The shooting has been simultaneously very easy, and incredibly difficult. Access to the child workers, which I imagined would be very difficult to get, has been completely free. Factory owners wave me into their workshops with smiles and then stand patiently as I make images of the dreary conditions from multiple angles. At first I thought that they didn’t fully understand what I was doing, but I now know that they understand completely. This is just part of life in the world’s most densely populated country.

What has made this project challenging is the fact that there are simply no tourists in Bangladesh. Apart from a group of South Korean volunteers, I have seen virtually no one I can distinguish as foreign. As a result, whenever I stop somewhere to shoot, people crowd the scene, eager to have their photo taken. Isolating a subject becomes almost impossible unless they are backed into a corner, and since I only carry a 17-35 mm wide angle lens, portraits of a single person are mostly out of the question. I’m shooting upward of 700 photos every two hours just trying to get 2-3 usable ones.

But Bangladeshi hospitality is some of the best I’ve ever experienced. For all the headaches I couldn’t have imagined a more welcoming people, and for that I am grateful.

I recently met the inspiring and talented Bangladeshi photojournalist GMB Akash who gave me a copy of his wonderful book Survivors. I’m working on a full length post just about him and his book, the product of 15 years of shooting in his home country. More on that later.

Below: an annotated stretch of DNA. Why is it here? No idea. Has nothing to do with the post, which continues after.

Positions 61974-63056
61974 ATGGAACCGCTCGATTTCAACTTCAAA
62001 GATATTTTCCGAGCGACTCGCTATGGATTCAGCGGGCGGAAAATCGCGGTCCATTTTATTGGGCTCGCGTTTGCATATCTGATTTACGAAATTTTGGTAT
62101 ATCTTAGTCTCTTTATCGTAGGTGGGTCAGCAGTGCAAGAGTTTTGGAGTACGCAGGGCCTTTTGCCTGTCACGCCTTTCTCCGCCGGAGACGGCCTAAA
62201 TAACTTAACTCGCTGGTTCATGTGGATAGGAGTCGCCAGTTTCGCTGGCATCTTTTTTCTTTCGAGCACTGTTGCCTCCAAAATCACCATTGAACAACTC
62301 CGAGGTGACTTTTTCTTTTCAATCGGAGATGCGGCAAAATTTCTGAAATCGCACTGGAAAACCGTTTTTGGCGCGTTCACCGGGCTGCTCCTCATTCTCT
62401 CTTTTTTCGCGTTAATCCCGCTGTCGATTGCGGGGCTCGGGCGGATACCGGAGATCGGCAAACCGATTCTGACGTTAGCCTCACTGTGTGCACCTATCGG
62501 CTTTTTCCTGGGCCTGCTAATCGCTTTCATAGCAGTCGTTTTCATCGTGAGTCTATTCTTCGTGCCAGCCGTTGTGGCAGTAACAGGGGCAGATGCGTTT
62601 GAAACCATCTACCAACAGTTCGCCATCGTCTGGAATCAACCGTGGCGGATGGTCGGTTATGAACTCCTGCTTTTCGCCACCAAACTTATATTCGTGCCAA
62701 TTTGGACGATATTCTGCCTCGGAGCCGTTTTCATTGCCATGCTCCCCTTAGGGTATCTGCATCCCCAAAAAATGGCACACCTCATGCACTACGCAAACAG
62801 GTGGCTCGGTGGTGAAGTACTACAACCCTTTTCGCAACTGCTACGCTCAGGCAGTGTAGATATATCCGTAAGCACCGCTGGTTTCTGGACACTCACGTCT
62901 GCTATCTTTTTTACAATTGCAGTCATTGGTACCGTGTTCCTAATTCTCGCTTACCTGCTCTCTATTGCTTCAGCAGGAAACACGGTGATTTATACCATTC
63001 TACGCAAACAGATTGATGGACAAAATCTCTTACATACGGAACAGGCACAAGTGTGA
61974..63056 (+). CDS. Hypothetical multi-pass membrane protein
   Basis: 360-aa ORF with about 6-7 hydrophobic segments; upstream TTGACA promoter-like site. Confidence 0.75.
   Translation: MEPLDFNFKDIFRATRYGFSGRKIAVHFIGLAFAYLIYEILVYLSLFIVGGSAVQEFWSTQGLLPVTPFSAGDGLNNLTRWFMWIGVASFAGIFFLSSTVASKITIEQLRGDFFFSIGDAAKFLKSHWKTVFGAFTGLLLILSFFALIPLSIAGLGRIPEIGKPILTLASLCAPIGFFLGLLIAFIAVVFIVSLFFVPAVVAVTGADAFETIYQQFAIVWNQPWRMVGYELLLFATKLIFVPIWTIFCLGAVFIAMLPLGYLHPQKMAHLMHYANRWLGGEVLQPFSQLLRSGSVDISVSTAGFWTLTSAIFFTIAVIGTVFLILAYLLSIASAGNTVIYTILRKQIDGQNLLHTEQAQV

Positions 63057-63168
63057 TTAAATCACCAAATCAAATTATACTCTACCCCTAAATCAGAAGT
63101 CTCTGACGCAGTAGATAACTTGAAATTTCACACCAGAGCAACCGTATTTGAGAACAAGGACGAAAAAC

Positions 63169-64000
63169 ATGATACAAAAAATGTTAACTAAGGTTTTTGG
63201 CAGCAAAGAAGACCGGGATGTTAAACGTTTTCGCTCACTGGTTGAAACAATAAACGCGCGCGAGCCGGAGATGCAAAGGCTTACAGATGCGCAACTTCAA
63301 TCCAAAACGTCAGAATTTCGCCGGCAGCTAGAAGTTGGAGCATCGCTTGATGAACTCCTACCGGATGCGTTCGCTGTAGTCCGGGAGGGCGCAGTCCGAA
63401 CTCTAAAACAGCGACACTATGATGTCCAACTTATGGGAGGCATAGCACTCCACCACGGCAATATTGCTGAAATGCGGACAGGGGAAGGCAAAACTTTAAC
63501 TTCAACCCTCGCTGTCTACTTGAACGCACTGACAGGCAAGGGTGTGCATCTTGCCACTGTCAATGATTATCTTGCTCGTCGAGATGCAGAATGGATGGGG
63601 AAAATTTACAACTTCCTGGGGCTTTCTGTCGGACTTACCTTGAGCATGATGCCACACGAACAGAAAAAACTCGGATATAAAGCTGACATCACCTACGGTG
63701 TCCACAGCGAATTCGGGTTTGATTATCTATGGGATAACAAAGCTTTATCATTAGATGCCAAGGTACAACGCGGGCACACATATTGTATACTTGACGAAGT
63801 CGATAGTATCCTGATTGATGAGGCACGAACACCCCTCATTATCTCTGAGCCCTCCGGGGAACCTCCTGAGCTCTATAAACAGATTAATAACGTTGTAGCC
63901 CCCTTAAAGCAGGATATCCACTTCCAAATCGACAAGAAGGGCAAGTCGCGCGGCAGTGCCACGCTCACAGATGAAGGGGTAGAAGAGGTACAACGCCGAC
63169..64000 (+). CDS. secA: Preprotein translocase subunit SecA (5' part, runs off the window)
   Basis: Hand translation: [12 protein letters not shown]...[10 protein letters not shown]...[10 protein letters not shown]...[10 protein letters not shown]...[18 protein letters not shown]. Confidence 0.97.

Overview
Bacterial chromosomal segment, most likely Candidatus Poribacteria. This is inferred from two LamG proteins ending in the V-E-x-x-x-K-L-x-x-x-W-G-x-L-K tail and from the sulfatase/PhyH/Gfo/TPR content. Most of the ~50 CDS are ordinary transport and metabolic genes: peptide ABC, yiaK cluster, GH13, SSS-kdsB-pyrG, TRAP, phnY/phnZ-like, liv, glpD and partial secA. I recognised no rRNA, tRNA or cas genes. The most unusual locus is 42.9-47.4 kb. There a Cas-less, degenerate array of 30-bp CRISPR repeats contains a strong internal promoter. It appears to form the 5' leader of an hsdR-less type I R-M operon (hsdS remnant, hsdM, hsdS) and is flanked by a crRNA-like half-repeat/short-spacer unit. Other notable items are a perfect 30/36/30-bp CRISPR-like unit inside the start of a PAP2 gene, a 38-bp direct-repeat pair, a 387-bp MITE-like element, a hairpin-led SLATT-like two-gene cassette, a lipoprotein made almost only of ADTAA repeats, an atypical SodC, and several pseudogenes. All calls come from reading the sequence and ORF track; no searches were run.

This is part of a larger project on Child Labour in Bangladesh.

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Bangladesh: Dhaka and Child Labour

A young boy, working in an engine repair shop, shows his oil covered hands.

I’ve been trying to make a post from Bangladesh for the last few days but have been stopped by a terrible Internet connection and a hotel staff that, though exceptionally friendly, seems oblivious to the problem.

Two days ago I asked the manager if it was possible to improve the connection, to which he replied “no problem Sir, I will send the internet cable to your room”. By 10:30 p.m. no one had shown up so I gave up and went to bed only to be woken up at midnight by an urgent knocking at my door. One of the cleaning staff, who I think is about 17, greeted me politely and proudly offered me an Ethernet cable. Half asleep I thanked him and shut the door, only to realize after ten minutes of searching that there was no place to plug it in to.

The next morning I returned the cable to the manager, who then immediately asked me to add him to Facebook.

Bizarre service aside, Dhaka has been an intense and visceral experience. It is the middle of Ramadan, so traffic is suffocating. I spend a minimum of two hours a day commuting to and from locations, and the shooting is arduous. Because there is essentially no tourism industry here, especially so in the areas I am visiting, I am a huge spectacle for the local people. If I stop walking for more than one minute an audience gathers around me, often as many as 20 people standing in a semi circle and staring. It is unnerving to look away from the viewfinder and find myself totally surrounded.

But the Bangladeshis are incredibly photogenic and very open to having their pictures taken, so the images have been great, though the subject matter is heavy. Child labour is endemic in Bangladesh, though I am learning the issue is not as cut and dried as I thought.

The Wi-Fi seems to work for a 20-30 minute window at 7 a.m. every morning, so I’ll try and keep the posts more regular from now on.

This is part of a larger project on Child Labour in Bangladesh.

A slum along the train tracks near Kaoran Bazaar, Dhaka.